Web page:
Wet weather has been creeping into northeast Kansas this week resulting in conditions favorable for Fusarium head blight (scab). In this article, we walk through some reminders for fungicide applications for each of these diseases.
The 48-hour forecast looks favorable for scab development in eastern parts of the state as well as isolated parts of north central and northwest Kansas according to wheatscab.psu.edu (Figure 1). The highest risk will be in fields of scab-susceptible varieties at the flowering growth stage during this wet weather. Fields with a previous history of scab or with corn residue and a yield potential above 40 bu/a should be prioritized for a fungicide application. For a reminder about the scab ratings for individual varieties, please refer to the Kansas Wheat Variety Guide: https://bookstore.ksre.ksu.edu/pubs/mf991.pdf.
Figure 1. Fusarium head blight (scab) risk including forecasted weather for 48 hours after May 18, 2023. Red areas indicate regions with the most favorable forecasted weather, yellow indicates low risk. This model is calibrated for susceptible varieties of winter wheat. This interactive map can be accessed at www.wheatscab.psu.edu.
Scab infection occurs at flowering, but symptoms are often not visible for 14-21 days after infection (Figure 2). Because of this, we cannot scout for scab the way we would stripe rust or other foliar diseases. Fungicide decisions need to be made according to the weather-based risk and the field’s yield potential. Not only can scab lower yield and test weights, it also produces a mycotoxin (vomitoxin, DON) that can lead to discounts or rejections at elevators.
Figure 2. Fusairum head blight (scab) infection often begins with bleaching of infected spikelets and will progress throughout the head. When humidity is high, orange fungal structures are visible on the outside of the spikelet. Grain from infected heads may appear lightweight, white, or pink. Photos by: K-State Research and Extension.
Reminders for scab fungicide applications
Fungicides such as Prosaro, Sphearex, Prosaro Pro, Proline, or Miravis Ace are known to suppress scab (head blight). Specific fungicide performance for scab and other diseases can be found here: https://bookstore.ksre.ksu.edu/pubs/EP130.pdf. Other fungicides are not labeled or not recommended for scab control, particularly products containing strobilurin (FRAC group 11 – azoxystrobin, pyraclostrobin, etc.)
Fungicides are most effective against scab when applied at early flowering (Feekes 10.5.1) but can provide protection even when applied later in the flowering window. It is important to pay attention to pre-harvest intervals at this point of the season and follow guidelines provided on product labels. The products listed above either have a 30-day pre-harvest interval (cannot be applied within 30 days of harvest) or cannot be applied after Feekes 10.5.4 (end of flowering, watery ripe growth stage).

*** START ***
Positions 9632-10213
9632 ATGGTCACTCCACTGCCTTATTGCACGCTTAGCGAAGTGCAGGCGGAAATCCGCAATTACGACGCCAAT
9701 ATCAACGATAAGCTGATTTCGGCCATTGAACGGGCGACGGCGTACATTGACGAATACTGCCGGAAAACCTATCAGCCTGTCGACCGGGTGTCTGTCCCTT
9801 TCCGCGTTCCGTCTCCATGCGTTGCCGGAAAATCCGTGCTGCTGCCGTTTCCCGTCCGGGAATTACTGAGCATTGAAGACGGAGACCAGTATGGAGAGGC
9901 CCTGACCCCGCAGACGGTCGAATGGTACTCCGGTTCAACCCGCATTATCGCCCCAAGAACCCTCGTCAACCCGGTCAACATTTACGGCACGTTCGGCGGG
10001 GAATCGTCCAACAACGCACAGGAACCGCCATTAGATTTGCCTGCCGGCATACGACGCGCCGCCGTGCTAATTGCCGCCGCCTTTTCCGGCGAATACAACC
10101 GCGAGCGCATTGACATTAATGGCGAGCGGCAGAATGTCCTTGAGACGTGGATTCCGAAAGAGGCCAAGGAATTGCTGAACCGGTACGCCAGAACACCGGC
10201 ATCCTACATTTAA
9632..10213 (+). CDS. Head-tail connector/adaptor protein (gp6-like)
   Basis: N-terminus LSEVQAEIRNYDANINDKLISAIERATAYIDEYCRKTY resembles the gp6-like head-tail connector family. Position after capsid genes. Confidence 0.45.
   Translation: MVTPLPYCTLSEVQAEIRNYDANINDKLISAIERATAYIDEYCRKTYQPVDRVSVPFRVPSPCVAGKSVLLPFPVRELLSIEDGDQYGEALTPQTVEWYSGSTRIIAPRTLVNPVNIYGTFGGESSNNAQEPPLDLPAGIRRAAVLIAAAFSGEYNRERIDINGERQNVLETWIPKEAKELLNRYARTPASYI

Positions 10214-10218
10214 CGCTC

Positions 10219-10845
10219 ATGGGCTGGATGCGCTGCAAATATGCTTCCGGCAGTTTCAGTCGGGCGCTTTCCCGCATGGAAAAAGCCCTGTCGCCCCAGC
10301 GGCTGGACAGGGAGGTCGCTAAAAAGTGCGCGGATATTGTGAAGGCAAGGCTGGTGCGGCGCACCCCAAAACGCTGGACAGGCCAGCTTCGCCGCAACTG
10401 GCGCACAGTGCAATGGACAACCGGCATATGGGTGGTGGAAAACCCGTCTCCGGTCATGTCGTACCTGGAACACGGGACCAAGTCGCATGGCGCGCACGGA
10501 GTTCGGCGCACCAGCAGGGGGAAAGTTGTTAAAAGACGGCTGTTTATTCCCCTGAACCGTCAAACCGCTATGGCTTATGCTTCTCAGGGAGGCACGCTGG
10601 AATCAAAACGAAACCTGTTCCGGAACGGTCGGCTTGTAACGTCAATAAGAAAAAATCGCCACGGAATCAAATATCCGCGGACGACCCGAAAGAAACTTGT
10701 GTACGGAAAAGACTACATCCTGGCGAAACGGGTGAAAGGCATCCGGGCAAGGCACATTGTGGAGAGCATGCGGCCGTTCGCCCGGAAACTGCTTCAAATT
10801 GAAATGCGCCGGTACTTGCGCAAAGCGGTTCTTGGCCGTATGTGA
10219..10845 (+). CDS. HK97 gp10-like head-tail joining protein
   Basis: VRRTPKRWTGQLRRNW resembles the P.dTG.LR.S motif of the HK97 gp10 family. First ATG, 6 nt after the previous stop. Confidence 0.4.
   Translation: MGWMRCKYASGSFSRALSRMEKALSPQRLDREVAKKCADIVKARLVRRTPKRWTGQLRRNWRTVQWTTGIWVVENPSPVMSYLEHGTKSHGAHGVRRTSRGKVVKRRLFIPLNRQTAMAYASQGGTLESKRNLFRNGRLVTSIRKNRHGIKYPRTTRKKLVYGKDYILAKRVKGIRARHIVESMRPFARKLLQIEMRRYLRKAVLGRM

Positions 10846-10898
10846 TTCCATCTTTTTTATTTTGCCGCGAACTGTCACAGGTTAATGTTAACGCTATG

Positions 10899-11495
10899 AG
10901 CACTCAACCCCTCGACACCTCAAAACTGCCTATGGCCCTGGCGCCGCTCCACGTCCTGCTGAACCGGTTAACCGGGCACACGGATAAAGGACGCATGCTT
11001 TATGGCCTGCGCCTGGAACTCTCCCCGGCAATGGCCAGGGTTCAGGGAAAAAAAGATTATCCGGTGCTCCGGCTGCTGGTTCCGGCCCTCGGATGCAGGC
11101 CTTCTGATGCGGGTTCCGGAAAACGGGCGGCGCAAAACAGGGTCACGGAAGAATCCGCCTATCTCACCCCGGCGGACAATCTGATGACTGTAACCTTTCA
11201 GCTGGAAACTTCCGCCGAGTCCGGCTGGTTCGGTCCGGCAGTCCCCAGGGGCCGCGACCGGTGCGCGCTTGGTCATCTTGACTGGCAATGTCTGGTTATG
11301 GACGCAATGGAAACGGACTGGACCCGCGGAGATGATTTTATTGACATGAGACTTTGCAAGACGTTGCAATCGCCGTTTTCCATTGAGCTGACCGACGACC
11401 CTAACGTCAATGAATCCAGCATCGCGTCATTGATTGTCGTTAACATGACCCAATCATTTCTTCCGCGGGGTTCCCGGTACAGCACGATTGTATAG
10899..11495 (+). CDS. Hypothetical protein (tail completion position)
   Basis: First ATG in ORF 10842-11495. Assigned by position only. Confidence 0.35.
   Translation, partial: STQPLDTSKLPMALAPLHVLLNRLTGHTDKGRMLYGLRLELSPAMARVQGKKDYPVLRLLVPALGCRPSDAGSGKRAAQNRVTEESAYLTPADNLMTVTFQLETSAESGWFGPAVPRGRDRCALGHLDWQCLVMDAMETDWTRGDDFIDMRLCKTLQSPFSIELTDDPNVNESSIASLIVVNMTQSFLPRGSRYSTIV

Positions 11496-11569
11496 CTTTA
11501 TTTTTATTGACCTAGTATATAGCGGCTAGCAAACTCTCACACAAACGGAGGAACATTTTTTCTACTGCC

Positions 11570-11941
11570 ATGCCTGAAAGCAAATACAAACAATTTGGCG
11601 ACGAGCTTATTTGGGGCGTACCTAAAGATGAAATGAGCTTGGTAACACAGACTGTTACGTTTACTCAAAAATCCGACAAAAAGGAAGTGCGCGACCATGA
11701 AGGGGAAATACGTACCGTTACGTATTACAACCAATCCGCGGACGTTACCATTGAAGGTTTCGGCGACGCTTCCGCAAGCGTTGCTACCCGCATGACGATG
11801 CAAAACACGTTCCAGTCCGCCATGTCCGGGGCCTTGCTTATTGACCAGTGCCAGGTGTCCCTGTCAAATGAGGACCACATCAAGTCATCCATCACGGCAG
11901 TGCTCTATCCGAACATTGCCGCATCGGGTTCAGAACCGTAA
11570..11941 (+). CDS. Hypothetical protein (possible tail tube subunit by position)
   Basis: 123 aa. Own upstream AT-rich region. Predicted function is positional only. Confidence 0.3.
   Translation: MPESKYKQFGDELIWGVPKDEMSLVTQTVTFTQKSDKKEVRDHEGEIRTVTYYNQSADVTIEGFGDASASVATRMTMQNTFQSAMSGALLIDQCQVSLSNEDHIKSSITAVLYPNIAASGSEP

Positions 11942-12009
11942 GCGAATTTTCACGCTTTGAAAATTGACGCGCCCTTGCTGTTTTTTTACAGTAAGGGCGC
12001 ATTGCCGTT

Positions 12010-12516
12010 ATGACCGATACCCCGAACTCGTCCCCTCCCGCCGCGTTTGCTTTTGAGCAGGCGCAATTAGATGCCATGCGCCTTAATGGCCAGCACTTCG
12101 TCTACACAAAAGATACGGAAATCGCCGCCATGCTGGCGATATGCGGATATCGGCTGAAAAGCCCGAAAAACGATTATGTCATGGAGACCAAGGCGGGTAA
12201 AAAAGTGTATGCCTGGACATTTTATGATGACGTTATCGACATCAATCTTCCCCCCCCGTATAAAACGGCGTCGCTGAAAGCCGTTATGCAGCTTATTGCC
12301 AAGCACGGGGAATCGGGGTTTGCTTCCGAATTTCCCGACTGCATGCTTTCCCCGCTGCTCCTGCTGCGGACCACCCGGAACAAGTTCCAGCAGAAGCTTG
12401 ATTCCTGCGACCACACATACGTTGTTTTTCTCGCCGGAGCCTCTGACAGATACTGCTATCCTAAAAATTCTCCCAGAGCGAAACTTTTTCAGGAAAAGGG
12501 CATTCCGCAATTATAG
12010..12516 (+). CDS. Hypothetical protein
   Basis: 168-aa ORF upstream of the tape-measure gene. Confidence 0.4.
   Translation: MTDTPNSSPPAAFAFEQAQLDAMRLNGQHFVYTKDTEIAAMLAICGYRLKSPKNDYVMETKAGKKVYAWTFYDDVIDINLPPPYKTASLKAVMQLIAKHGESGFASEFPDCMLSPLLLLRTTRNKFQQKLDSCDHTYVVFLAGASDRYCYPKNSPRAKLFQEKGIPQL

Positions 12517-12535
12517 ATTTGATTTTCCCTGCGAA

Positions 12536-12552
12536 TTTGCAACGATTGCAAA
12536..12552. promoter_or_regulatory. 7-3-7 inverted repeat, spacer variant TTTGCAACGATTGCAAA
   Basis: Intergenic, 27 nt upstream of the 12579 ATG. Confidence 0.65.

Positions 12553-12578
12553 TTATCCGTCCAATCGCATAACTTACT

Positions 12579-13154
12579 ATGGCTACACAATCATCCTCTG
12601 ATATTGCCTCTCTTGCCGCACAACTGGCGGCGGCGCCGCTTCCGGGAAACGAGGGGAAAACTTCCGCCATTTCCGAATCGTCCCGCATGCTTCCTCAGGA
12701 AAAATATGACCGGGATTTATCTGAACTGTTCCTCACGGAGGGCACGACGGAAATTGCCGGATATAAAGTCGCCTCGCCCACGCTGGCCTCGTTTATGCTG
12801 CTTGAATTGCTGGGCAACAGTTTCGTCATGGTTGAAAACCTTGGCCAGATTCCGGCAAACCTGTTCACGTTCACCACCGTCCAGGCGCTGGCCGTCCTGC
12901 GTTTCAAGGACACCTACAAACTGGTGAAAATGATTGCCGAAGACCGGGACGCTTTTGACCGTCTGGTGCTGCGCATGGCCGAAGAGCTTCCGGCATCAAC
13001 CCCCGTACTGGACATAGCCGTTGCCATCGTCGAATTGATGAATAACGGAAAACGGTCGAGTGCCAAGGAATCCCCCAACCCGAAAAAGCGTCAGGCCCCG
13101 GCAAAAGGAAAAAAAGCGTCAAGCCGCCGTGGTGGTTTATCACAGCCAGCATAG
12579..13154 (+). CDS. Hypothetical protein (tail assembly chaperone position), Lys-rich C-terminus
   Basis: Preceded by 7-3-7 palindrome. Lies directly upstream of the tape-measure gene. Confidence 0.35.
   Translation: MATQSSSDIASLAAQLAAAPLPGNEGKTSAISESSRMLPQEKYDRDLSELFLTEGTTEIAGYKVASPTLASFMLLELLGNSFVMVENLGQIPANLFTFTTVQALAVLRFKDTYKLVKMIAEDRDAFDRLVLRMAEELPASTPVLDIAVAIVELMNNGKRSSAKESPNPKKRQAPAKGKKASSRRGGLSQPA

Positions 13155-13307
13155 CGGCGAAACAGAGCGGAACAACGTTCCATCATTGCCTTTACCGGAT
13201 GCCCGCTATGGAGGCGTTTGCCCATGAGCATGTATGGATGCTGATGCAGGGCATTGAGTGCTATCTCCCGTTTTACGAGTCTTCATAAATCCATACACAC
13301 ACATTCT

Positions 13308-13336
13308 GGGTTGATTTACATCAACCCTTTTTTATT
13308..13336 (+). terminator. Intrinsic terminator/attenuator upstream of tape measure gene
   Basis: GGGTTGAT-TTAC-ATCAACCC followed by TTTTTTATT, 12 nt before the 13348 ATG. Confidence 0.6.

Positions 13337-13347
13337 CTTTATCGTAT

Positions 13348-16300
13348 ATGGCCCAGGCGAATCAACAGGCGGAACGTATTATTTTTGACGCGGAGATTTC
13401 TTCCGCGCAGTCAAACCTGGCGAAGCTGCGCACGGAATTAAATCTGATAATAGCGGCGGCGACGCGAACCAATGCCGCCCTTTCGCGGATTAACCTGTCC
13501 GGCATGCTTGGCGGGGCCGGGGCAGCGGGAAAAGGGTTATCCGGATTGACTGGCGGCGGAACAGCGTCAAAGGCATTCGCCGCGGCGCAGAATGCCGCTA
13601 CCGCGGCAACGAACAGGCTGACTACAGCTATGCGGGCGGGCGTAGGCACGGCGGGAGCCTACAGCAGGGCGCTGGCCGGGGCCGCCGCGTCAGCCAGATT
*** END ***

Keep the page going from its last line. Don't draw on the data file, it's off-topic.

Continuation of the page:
It is important to remember that early flag-leaf fungicide applications will have little to no effect on scab.
With the current, wet weather, we are getting many questions about fungicide rainfastness. Rainfast time is defined as the period of time that needs to pass between the application of a fungicide and a rainfall event where the fungicide will not lose efficacy. This information is often not included on the product label or is ambiguous. Rainfast time will be variable with temperature and canopy moisture, but most products recommended for wheat in Kansas will be rainfast within two hours, and likely within one hour under most conditions. Rainfastness is improved when a product is applied with a non-ionic surfactant (NIS).
The residual life of the fungicide application is influenced by the product used, environment, and rate of application. In general, products belonging to the triazole and strobilurin classes of fungicide will run out of gas (you may start to see symptoms) after 21 days (about 3 weeks). Small differences in residual life among products typically do not result in large differences in grain yield. Some newer products are promoted as having much longer residual lives, but we don’t have university research that supports those claims.
A vast majority of the labeled fungicides for wheat in Kansas will not provide protection for new growth (only leaves present at the time of application are protected).
Seed treatments do not have any influence on disease development during the growing season, as the fungicides in these seed treatments wear off within 30-45 days. Seed treatments can improve the emergence of seed from infected fields as this pathogen can cause seedling diseases when infected seed is planted back.
Kelsey Andersen Onofre, Extension Wheat Pathologist